The mental health of Canada's workforce is in need of a close look. Twenty-two per cent of Canadian employees say they currently suffer from depression, according to an Ipsos Reid survey. Another 16 per cent, meanwhile, say they have experienced depression in the past.
The good news behind these findings is that more managers are now better equipped at handling workplace depression than they were in 2007, Mary Ann Baynton of Great-West Life Centre for Mental Health in the Workplace noted.
"In 2007, only one in five [managers] had received any training on how to intervene with emotionally distressed employees; now one-third do," she said in a press release.
But that's still not enough. Jan Wong, columnist and author of 'Out Of The Blue: A Memoir of Workplace Depression, Recovery, Redemption and, Yes, Happiness,' suggests human resources employees still need more education around mental health.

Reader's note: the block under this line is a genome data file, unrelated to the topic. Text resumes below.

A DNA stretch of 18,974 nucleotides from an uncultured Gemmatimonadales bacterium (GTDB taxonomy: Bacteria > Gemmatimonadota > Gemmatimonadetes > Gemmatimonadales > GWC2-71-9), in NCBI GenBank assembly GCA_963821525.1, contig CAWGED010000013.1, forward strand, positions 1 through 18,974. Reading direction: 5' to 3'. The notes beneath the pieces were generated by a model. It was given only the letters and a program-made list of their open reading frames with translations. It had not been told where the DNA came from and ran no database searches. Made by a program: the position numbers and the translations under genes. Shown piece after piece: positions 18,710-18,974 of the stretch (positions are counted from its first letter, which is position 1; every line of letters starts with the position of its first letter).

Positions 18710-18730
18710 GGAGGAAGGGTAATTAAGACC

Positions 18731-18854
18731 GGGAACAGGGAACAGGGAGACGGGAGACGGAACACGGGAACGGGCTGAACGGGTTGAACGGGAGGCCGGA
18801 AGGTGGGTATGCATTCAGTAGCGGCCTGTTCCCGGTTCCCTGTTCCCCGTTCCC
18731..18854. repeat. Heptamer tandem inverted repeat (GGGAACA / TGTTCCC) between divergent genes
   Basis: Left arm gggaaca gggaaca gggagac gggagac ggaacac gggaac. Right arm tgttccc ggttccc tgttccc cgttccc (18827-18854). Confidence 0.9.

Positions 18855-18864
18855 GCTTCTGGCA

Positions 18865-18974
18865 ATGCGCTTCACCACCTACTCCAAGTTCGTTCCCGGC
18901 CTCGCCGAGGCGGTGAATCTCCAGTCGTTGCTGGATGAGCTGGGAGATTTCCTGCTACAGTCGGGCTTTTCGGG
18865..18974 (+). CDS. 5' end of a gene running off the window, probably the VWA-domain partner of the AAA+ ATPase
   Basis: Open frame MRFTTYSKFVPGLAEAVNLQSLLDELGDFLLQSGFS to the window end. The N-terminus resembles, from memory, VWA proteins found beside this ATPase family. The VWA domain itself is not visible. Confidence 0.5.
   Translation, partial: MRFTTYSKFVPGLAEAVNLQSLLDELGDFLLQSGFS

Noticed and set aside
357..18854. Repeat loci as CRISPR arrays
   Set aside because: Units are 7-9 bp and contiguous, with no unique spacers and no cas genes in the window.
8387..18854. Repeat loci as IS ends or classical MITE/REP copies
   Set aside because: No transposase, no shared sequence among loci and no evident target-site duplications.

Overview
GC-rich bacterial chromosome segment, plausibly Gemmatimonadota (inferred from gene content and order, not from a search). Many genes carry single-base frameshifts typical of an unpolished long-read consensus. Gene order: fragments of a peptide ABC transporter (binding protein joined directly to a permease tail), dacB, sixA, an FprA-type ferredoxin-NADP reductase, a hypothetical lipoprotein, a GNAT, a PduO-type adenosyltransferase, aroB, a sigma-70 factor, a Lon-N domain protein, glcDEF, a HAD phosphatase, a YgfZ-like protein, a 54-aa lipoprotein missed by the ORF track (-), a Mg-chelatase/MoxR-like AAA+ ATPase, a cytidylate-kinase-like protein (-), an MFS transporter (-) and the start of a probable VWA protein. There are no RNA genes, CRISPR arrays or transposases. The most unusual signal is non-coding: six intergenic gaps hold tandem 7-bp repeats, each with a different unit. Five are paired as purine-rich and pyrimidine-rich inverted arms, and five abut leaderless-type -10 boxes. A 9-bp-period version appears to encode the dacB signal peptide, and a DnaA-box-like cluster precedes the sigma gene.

"I really think human resources folks need some fundamental training. They need to be educated about mental illness. As soon as they see a behavioural change, they have to do something," she told the Huffington Post Canada in May.
The Public Health Agency of Canada lists 17 symptoms of depression, including insomnia, appetite change, and distancing from family and friends. The agency urges anyone experiencing at least five symptoms for over two to three weeks to contact a doctor. Anyone experiencing recurring suicidal thoughts should seek help immediately.
However, symptoms may become difficult to perceive as mental health stigma still persists, particularly in the workforce. The survey also showed that one in 10 Canadians believe depressed people choose to be depressed.
The Ipsos Reid survey continues earlier research from 2007 and 2009. It analysed 6,624 online surveys, 2,317 from supervisors and the remainder from employees outside of management positions.
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